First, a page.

I would like to say it happens every year, but it doesn’t. Some years I glide on through the adventure season without so much as a scratch. It’s like I am untouchable and floating on air. Other years it’s like I am desperately trying to hurt nature with fragile parts of my body. This year started off on cloud 9 and ended up rock bottom with my ass in the air. It reminds me of that old pick-up line “Did it hurt?” “Did What Hurt?” “When you fell from heaven?” Yeah cheesy and tacky I know, and the answer is “Yes, it did hurt, a lot!”.
The awesome weekend originally started out as a plan to do Cable Canyon (one of my favorites) on Saturday and then jump over to the Roost, to do another canyon on Sunday. With a 20% chance of rain on Saturday and not being super familiar with Cable Canyon, I didn’t want to risk Cable with a large group of mostly first-time canyoneers so we decided to do the Roost on Saturday and Cable on Sunday.
Saturday started out awesome, without a hitch. We decided to do the East Fork of White Roost Canyon. I have done the canyon a couple times before and always seem to forget several parts of it. Most of the canyons in the Robber’s Roost area get really narrow, stemming is often required and turning sideways while dragging your pack is always required. It’s not uncommon for the sandstone walls to tear holes in your pants and is something that most people have become used to.
The East Fork of White Roost has two really amazing sections. The first section involves a lot of downclimbing and turning sideways. Most people leave a little skin here. Its a long section and, unless you are an anatomy buff, you will discover a few muscles you didn’t know you have. The section opens up into a narrow area for a little while before it collapses down into another slot area.
The second section features two to four rappels. The first two can be downclimbed. The first one does requre a fast slide for the last 8 feet and could result in an injury. I did it a few years ago and was ok; I forgot about it this time and ended up rapping it. Right after that one, is another one that can be downclimbed by putting your back on one wall and your feet and hands on the other and just edging your self down. The third, you have to rappel , and its a straight forward rap that may have a little water in the bottom. The fourth is a squeezy start and will end in a pool that may be chest deep. I guess it could be a swimmer if it had rained recently. If you like narrow, the canyon is great.
We packed up camp and headed to Hanksville where we treated our mouth to the ambrosia known as Stans. I have not confirmed the rumors myself, so I will not continue to spread them, even though I do believe them. If the rumors are true, Stan could be one of the coolest people on the planet. I would definitely recommend stopping at his place to get something. If you’re new to the area, check out the Hollow Mountain gas station, across the street and west a couple blocks; it is a really cool place, too. After Stans we headed to where we would camp this night and the trailhead for Cable Canyon.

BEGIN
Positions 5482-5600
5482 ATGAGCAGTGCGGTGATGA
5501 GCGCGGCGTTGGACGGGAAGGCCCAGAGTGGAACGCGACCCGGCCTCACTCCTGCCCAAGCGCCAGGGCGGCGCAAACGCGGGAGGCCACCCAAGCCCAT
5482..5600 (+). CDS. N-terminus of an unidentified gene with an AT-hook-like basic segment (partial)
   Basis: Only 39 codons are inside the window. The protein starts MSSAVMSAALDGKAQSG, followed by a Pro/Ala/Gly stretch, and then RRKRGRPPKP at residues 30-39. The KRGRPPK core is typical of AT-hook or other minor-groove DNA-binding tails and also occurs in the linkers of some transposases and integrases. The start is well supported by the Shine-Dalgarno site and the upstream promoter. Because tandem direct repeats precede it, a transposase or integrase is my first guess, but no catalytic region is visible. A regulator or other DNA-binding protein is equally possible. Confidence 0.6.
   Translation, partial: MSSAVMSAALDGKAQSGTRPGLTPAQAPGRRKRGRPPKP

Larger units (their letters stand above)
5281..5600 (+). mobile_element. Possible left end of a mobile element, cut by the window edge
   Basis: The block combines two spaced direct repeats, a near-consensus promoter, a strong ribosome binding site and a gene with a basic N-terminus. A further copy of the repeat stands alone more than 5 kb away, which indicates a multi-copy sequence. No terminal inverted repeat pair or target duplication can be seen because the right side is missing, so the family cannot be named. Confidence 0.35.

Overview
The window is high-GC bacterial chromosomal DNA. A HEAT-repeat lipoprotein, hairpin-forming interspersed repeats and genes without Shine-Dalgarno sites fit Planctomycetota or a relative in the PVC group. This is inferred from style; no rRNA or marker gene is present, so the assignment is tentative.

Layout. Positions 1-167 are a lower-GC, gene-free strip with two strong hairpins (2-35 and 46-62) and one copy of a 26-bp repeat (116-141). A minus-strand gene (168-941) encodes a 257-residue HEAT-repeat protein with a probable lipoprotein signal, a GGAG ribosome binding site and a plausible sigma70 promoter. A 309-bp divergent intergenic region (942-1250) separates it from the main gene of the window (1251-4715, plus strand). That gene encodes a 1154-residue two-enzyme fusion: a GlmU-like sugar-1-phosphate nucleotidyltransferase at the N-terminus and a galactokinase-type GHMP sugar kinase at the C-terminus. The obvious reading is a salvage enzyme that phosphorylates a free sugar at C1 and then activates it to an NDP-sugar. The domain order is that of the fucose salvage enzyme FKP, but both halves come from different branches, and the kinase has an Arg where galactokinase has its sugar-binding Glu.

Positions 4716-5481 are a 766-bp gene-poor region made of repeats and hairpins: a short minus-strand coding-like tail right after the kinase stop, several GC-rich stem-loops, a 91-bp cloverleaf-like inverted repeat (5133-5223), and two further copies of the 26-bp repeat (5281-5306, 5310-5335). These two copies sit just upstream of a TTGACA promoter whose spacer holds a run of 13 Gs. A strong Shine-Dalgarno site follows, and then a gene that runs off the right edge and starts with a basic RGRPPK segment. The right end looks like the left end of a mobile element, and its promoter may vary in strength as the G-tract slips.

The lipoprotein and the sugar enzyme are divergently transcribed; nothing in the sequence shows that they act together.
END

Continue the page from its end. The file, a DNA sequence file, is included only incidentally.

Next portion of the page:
Cable Canyon is in the south part of the swell. It is a long canyon that takes most groups all day to get there. In addition to a long early morning approach, it has a few rappels and two pothole sections, with one pot hole that can be a serious keeper. My friend Kat had never done a keeper before and this pothole, while a keeper, can be pretty easy to get out of and a great place to practice. For the most part, I have hated most of the canyons in the Swell, but Cable really changed my mind.
I was excited to be heading out to do Cable. As we headed out ,I had our mascot, Longneck, the canyoneering Brachiasaurus. We were getting close to the point where we had to exit the canyon in order to climb up to the canyon rim, when the big ‘oops’ happened. I was involved in conversation with Kat and Cal when I stumbled over a rock. It’s not uncommon to trip when walking through a sandy wash, littered with rocks. Really, it happens to several people every trip. However, not to be outdone by everyone, I had to be a special snowflake. As I tripped, my feet naturally sped up to stop me from falling, and my hands shot out in front of me to catch me, the natural reaction that saves everyone. Just before my feet got under me and my hands hit the ground, I tripped again. My hands made contact with the ground but my forward momentum kept me going. My hands already being planted could not help me. My knees hit the ground hard, and I slid forward as I high-fived a rock with my face. At this point the only thing higher than my ass was my feet and ankles which wanted to make sure my full weight was rotated off my knees, into the high five.
After recovering myself, I licked my teeth to make sure they were still there. With luck the chompers were all there and in place. So I got up and kept trudging along. After a few minutes, I stopped to look at the map and seated myself on a rock. I pulled the knee pads down and noticed a gouge out of my knee that went all the way to the bone. Pieces of flesh were stuck in the knee pad. Kat, who was my co-pilot on this trip, was standing next to me, looked horrified, and said, “We are turning back”. I was about to protest, but then realized if it were someone else on the trip, I probably would have called it as well.
I felt bad for everyone who was planning on doing a two-day trip. I gave Kat the information for North Fork of Robbers Roost, another canyon in the White Roost area. I knew she could lead the group through that one on her own. It was unfortunate that the accident happened, but with damage all the way to the bone, and swimming through nasty dead animal water, I figured it probably wasn’t the best idea. I guess it will go on the hit list for next year.